Stalingrad
Lorber // Unrated // $34.95 // January 1, 1999
Review by Chris Hughes | posted February 21, 2000
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Graphical Version
Features: Widescreen Letterboxed - 1.66:1 Audio Tracks: Audio Tracks: German (Dolby Digital 2.0 Surround), English (Dolby Digital 2.0 Surround). Subtitles: English. Production notes. Theatrical trailer.

The Movie:
'Stalingrad' is an anti-war film that springs out of the same tradition that produced such titles as 'Platoon', 'Apocalypse Now' and even 'Grand Illusion'. The setting is World War II and the Nazi campaign on the Eastern Front. Five German soldiers find themselves in the middle of the war's bloodiest battle struggling to survive against better equipped and more numerous Russian troops. The film begins on a grim note and things get progressively worse as comrades are slain, supplies dwindle and the weather turns progressively colder and colder. The harder each man struggles to maintain his sanity the more forcefully nature and the enemy pound back until nothing's left but stark, brutal, dehumanizing violence.

'Stalingrad' is a film of great depth and realism. It displays the attention to detail so lauded in 'Saving Private Ryan' but without the gung-ho sentiment. Events unfold as they would in real life with chaotic twists and turns, tenuous victories and crushing defeats. The pacing of the film is slow but grinds inexorably, grippingly and engagingly forward from the first frame to the last.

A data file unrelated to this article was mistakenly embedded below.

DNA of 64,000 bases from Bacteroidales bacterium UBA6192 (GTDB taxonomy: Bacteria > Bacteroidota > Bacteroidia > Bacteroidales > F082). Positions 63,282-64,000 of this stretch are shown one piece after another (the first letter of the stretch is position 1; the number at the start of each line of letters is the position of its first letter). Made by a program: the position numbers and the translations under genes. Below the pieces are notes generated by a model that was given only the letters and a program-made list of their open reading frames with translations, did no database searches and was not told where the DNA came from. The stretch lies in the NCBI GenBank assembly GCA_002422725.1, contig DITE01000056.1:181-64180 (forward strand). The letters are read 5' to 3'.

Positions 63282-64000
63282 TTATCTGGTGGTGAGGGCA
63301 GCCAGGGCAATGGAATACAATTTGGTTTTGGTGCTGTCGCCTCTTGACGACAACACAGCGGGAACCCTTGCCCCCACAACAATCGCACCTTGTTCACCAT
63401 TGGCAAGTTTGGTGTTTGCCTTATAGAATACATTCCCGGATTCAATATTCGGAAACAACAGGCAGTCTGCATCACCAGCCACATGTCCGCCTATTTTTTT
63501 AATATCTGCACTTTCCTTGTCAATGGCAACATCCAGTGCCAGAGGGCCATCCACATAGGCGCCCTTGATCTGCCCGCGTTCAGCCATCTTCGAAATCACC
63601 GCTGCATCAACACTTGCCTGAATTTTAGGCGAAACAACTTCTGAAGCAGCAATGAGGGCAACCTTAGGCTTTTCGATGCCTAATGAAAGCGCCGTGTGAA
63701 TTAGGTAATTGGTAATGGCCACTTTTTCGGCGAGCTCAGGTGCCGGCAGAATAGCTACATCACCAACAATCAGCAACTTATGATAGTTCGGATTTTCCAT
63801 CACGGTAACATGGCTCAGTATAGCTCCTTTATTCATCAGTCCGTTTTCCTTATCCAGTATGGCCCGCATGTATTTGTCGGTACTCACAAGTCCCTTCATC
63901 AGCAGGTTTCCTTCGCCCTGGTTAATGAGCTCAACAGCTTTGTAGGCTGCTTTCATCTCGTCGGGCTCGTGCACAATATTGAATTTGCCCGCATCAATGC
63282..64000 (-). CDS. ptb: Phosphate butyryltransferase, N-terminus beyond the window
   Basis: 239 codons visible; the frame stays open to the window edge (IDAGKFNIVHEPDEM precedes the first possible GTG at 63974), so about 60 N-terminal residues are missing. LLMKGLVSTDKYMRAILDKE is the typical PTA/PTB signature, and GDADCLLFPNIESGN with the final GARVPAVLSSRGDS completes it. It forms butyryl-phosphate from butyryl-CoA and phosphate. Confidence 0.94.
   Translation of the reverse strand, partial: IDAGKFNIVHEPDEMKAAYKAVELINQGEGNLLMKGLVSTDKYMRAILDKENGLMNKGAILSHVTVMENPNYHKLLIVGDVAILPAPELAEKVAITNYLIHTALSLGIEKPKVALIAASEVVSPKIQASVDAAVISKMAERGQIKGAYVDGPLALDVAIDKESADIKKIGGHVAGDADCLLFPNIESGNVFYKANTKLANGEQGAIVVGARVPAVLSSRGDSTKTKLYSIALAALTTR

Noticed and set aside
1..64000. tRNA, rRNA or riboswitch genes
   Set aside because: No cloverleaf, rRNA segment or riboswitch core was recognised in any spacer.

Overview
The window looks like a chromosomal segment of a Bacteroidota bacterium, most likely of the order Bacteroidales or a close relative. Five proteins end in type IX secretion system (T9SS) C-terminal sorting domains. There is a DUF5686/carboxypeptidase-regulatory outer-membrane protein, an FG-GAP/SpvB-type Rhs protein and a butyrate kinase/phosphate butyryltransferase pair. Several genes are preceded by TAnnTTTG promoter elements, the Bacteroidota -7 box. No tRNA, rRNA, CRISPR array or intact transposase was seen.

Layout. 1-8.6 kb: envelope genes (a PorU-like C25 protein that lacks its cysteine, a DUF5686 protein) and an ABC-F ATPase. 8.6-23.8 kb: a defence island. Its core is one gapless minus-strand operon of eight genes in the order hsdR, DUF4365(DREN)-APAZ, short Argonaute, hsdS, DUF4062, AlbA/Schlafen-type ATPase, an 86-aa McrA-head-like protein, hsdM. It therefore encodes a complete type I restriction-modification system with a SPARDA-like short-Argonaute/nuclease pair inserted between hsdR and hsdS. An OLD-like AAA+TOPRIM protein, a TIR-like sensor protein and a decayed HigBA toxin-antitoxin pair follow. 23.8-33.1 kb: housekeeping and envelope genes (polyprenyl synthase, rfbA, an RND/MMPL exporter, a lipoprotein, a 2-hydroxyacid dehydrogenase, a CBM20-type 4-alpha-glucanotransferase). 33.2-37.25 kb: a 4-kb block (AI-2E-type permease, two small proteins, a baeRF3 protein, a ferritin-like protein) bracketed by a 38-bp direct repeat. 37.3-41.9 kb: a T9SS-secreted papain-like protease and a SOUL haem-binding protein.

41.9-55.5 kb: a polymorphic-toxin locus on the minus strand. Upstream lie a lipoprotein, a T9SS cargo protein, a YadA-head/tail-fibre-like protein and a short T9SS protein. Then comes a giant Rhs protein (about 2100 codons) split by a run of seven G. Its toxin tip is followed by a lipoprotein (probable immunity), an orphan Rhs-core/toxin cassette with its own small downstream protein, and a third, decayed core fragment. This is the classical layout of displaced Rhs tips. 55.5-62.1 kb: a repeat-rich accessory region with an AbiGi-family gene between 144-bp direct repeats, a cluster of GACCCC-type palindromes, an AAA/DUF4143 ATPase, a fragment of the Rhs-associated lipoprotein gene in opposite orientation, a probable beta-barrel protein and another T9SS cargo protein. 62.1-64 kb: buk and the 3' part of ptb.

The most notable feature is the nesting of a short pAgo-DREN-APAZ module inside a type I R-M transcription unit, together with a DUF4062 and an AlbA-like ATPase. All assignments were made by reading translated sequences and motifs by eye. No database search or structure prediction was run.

The Picture:
Fox Lorber, long known for their sub-standard releases, did a better than average job on this disc but there are problems none the less. 'Stalingrad' was originally released in the 1.85:1 aspect ratio and though Fox Lorber presents it widescreen they inexplicably crop the image to 1.66:1. The film elements themselves seem very clean (Stalingrad was released in 1993) but the transfer is non-anamorphic. Because much of the action takes place outside in the dead of winter the color scheme of the film is very monochromatic but even given this fact I found the transfer to be under saturated and much too bright. Black levels are about three shades to shallow meaning that no element ever reaches true deep black and shadow details begin to wash into drab gray.

The Sound:
Things are better on the sound front where the Dolby 2.0 surround mix (in both the original German and dubbed English) is actually very well done. The soundfield is broad and deep with plenty of ambient effects in the rear speakers and a good number of rumbles for the LFE channel. The score also makes use of the surrounds but never seems to overwhelm the dialogue. All in all this is one of the better Dolby 2.0 mixes I've heard.

The Extras:
Extras are fairly limited on this disc. There are the usual production credits, filmographies and award citations as well as two theatrical trailers. Fox Lorber broke the film into thirty chapters but only seven of them are selectable from the chapter search menu. It should be noted that Fox Lorber got the subtitle function right this time. They're in English and are on their own subtitle track (which defaults to 'on') rather than being part of the transfer itself as is the case with many of their other foreign language titles.

Conclusion:
Stalingrad isn't an action film; it's a study in the psychologically devastating reality of human conflict. I highly recommend the film itself but the Fox Lorber disc is a disgrace and not worthy of purchase, especially for the outrageous MSRP of 27.95. That being said, even cropped and non-anamorphic Stalingrad is worth seeing if only as an evening's rental.


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